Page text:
The New Developing Eurasian Transit Corridors: The Zangezur and Trans-Caspian Prospects
Comparing the two main East-West Rail Transportation Arteries
In the context of sanctions pressures and the minimisation of contacts with Europe, the eastern focus of Russian transportation and logistics policy is becoming increasingly more significant across the Eurasian continent. The development of the economic and transport interconnectivity of Eurasia is one of the important tasks reflected in the new Russian Foreign Policy Concept. In this article we look at these corridors and assess their eastbound potential.
Against the backdrop of the increased desire of the West to isolate Russia, Moscow began to realise the need for the speedy construction of a new transport and logistics infrastructure to the east and finishing with access to China. A special role within this is assigned to the International North-South Transportation Corridor (INSTC), which, with the shifting centres of Eurasian economic activity, can compete with the largest logistics corridors.
The INSTC is becoming one of the most important for Russia both in terms of overcoming international isolation and in terms of organising import-export operations that make it possible to circumvent Western sanctions. Moscow is interested in constructive interaction with Azerbaijan and Iran as the states on which the implementation of one of the important logistical directions of the North-South corridor largely depends.
The political crisis that overshadowed Iranian-Azerbaijani relations in January 2023 does not meet the interests of Russia, like any other manifestations of destabilisation in the Caspian region. It can interfere with the joint work of states in the development and development of this important transport route. In such a tense geopolitical environment, the issues of modifying old routes are attracting more and more attention. Such is the project of the Zangezur corridor.
The Zangezur Corridor
This controversial route is planned to connect Azerbaijan with the Nakhichevan Autonomous Republic (NAR). The NAT is geographically separated from Azerbaijan by Armenia, with the two sides fighting over the region. A tense peace is now maintained, although the NAR is now to be connected under Armenian agreement and Russian monitoring by a railway passing through the Zangezur region of Armenia.
Baku continues to build railways in areas under its control, while Yerevan sees a threat to its security in the project lobbied by the Azerbaijani side. Armenia’s consent to the laying of a new transport corridor through its territory depends on the results of negotiations with Azerbaijan on the delimitation and demarcation of the border. These have proven problematic, even though the concept could assist land-locked Armenian products access the INSTC.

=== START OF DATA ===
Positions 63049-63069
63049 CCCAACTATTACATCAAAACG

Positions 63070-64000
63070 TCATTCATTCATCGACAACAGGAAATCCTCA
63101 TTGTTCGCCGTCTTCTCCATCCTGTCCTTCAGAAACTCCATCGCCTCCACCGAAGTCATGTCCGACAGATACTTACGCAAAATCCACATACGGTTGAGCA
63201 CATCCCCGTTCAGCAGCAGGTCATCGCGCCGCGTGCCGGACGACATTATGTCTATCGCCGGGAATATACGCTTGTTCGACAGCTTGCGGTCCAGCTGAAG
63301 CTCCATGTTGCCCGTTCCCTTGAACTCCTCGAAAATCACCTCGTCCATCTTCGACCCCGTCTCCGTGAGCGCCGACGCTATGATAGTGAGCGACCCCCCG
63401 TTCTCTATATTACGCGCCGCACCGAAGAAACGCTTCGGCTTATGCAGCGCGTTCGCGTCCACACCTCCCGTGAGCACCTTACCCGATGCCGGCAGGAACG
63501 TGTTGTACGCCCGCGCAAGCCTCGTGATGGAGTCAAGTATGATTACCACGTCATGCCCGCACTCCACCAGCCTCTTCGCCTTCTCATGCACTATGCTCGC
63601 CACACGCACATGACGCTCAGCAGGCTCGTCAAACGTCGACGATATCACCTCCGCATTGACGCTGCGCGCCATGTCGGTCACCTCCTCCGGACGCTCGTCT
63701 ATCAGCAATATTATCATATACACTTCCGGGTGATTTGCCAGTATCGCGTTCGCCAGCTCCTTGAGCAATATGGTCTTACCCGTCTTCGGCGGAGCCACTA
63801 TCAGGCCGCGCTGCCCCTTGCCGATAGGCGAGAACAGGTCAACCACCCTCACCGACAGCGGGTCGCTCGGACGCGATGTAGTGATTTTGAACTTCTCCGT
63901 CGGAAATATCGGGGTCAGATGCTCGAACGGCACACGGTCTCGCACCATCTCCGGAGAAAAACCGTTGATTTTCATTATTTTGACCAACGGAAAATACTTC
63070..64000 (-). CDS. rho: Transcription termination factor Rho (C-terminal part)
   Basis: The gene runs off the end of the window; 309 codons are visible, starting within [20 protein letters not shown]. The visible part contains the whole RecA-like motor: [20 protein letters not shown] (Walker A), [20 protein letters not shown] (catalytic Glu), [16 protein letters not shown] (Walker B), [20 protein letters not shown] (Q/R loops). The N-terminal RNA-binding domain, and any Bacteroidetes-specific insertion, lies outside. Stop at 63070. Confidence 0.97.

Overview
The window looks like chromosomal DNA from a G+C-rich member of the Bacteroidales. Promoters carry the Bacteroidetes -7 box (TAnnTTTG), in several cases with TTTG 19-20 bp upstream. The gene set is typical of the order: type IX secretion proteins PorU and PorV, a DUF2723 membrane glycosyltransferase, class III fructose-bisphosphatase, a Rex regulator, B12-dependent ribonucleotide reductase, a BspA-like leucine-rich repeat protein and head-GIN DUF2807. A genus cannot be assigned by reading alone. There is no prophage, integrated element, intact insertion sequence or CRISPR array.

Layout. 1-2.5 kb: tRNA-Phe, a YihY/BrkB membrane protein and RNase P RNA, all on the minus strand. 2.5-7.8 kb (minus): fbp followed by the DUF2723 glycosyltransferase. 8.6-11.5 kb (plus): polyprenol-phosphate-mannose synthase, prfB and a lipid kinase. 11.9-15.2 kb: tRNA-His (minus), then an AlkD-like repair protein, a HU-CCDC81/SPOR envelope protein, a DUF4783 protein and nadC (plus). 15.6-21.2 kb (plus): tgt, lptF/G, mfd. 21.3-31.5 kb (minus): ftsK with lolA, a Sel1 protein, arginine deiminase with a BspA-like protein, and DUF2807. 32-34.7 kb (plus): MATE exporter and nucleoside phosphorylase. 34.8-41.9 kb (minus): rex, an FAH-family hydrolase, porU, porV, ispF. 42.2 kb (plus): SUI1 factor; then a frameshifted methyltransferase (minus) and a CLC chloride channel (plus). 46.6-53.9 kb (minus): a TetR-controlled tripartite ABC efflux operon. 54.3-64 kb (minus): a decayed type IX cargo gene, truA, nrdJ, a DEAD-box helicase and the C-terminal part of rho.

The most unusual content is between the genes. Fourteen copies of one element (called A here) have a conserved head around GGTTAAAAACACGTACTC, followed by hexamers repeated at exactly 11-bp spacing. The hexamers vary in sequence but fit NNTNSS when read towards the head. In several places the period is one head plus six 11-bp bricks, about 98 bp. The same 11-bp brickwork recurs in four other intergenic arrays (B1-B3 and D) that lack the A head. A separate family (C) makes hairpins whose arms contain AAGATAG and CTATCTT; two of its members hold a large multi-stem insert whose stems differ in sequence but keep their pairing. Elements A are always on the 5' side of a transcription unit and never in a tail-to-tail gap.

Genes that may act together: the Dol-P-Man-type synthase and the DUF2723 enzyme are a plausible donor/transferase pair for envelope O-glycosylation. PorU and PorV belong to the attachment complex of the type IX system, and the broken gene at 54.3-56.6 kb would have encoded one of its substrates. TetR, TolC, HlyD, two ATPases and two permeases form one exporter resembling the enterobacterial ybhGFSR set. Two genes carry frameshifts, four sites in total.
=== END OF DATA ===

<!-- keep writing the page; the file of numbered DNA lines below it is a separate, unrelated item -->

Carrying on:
Russia’s position regarding the Zangezur corridor is influenced by Moscow’s desire to maintain friendly relations with all the states involved in this project Azerbaijan, Armenia, Iran and Turkiye. In addition, Azerbaijan and Iran are of interest to Russia not only as trade and economic partners, but also as key participants in the INSTC.
However, the Zangezur Corridor appears more likely at present to be implemented as a local logistics project, as the development of the route is hampered by competing interests and regional politics. That said, Azerbaijan has completed about 45% of the railway connectivity on its side.
The Trans-Caspian, Middle East-West Corridor
Equally ambiguous are the possibilities for the functioning of another project, the renewed Trans-Caspian, which is aimed at bypassing the territory of Russia. The Trans-Caspian Initiative, Middle East-West Corridor was conceived for the transportation of goods from China to Europe through Russia and Kazakhstan. Since 2014, there have been attempts to change the geography of the route. The search for alternatives is carried out within the framework of the Trans-Caspian International Transport Route (TITR), where the leading positions are occupied by Azerbaijan, Georgia, Kazakhstan and Turkiye.
The TITR and other alternative transport projects to Russia are of interest to the West in order to limit the contacts of the countries of Central Asia with Russia and to realise their own plans.
Kazakhstan and Azerbaijan have come forward as the main lobbyists for the TITR, behind which Turkiye is present, along with Western (mainly British) companies that control the oil and gas sector of these two former Soviet republics and are interested in laying alternative routes for the supply of energy resources to the EU markets.
But this project also has significant shortcomings. The countries through which they are trying to build alternative trade and transport routes to Russia do not have infrastructure with adequate capacity.
This means that the transit of goods along the TITR route is complicated by difficult geography, forcing carriers to first reload goods delivered from China and other countries by rail or road to ships crossing the Caspian and Black Seas, and subsequently repeating the same procedure on the way back. But this cargo delivery option is much more expensive, and it takes much longer than the flow of goods through Russia territory.
As a result, the volume of traffic from China, for example, using the infrastructure of the Trans-Siberian and Trans-Mongolian Russian Railways, turns out to be higher than the volume of TITR services. Even if the participants of the TITR manage to take on the delivery of some part of the cargo, this corridor, due to its limited capacity, will not become a full-fledged replacement for transport routes through the territory of Russia.
If the Zangezur corridor has future prospects due to its economic feasibility, then the TITR initiative, which is being heavily adjusted to the interests of the West and Turkiye, remains mainly on the political agenda of the countries concerned.